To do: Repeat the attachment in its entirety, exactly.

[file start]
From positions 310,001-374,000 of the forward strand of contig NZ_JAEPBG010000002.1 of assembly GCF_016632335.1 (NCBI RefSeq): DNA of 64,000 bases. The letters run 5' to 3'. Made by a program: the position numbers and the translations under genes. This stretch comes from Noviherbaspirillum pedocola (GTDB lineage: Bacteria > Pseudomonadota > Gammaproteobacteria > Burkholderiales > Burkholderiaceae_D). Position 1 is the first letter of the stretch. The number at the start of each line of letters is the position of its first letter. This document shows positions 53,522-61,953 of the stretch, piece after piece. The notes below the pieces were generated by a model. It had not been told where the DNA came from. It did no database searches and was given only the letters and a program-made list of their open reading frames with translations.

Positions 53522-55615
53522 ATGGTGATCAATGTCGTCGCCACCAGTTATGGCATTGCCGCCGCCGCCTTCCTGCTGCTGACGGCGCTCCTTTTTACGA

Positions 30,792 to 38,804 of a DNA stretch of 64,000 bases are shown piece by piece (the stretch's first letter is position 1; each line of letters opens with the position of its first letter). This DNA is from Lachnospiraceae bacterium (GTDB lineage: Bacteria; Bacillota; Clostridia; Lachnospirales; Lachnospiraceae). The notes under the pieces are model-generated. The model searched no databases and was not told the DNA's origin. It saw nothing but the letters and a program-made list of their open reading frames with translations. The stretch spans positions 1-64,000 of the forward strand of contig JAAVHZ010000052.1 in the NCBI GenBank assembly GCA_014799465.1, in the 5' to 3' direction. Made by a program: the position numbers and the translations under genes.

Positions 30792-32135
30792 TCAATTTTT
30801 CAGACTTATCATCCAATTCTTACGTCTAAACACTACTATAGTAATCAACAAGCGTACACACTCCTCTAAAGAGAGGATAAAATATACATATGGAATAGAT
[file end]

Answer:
From positions 310,001-374,000 of the forward strand of contig NZ_JAEPBG010000002.1 of assembly GCF_016632335.1 (NCBI RefSeq): DNA of 64,000 bases. The letters run 5' to 3'. Made by a program: the position numbers and the translations under genes. This stretch comes from Noviherbaspirillum pedocola (GTDB lineage: Bacteria > Pseudomonadota > Gammaproteobacteria > Burkholderiales > Burkholderiaceae_D). Position 1 is the first letter of the stretch. The number at the start of each line of letters is the position of its first letter. This document shows positions 53,522-61,953 of the stretch, piece after piece. The notes below the pieces were generated by a model. It had not been told where the DNA came from. It did no database searches and was given only the letters and a program-made list of their open reading frames with translations.

Positions 53522-55615
53522 ATGGTGATCAATGTCGTCGCCACCAGTTATGGCATTGCCGCCGCCGCCTTCCTGCTGCTGACGGCGCTCCTTTTTACGA

Positions 30,792 to 38,804 of a DNA stretch of 64,000 bases are shown piece by piece (the stretch's first letter is position 1; each line of letters opens with the position of its first letter). This DNA is from Lachnospiraceae bacterium (GTDB lineage: Bacteria; Bacillota; Clostridia; Lachnospirales; Lachnospiraceae). The notes under the pieces are model-generated. The model searched no databases and was not told the DNA's origin. It saw nothing but the letters and a program-made list of their open reading frames with translations. The stretch spans positions 1-64,000 of the forward strand of contig JAAVHZ010000052.1 in the NCBI GenBank assembly GCA_014799465.1, in the 5' to 3' direction. Made by a program: the position numbers and the translations under genes.

Positions 30792-32135
30792 TCAATTTTT
30801 CAGACTTATCATCCAATTCTTACGTCTAAACACTACTATAGTAATCAACAAGCGTACACACTCCTCTAAAGAGAGGATAAAATATACATATGGAATAGAT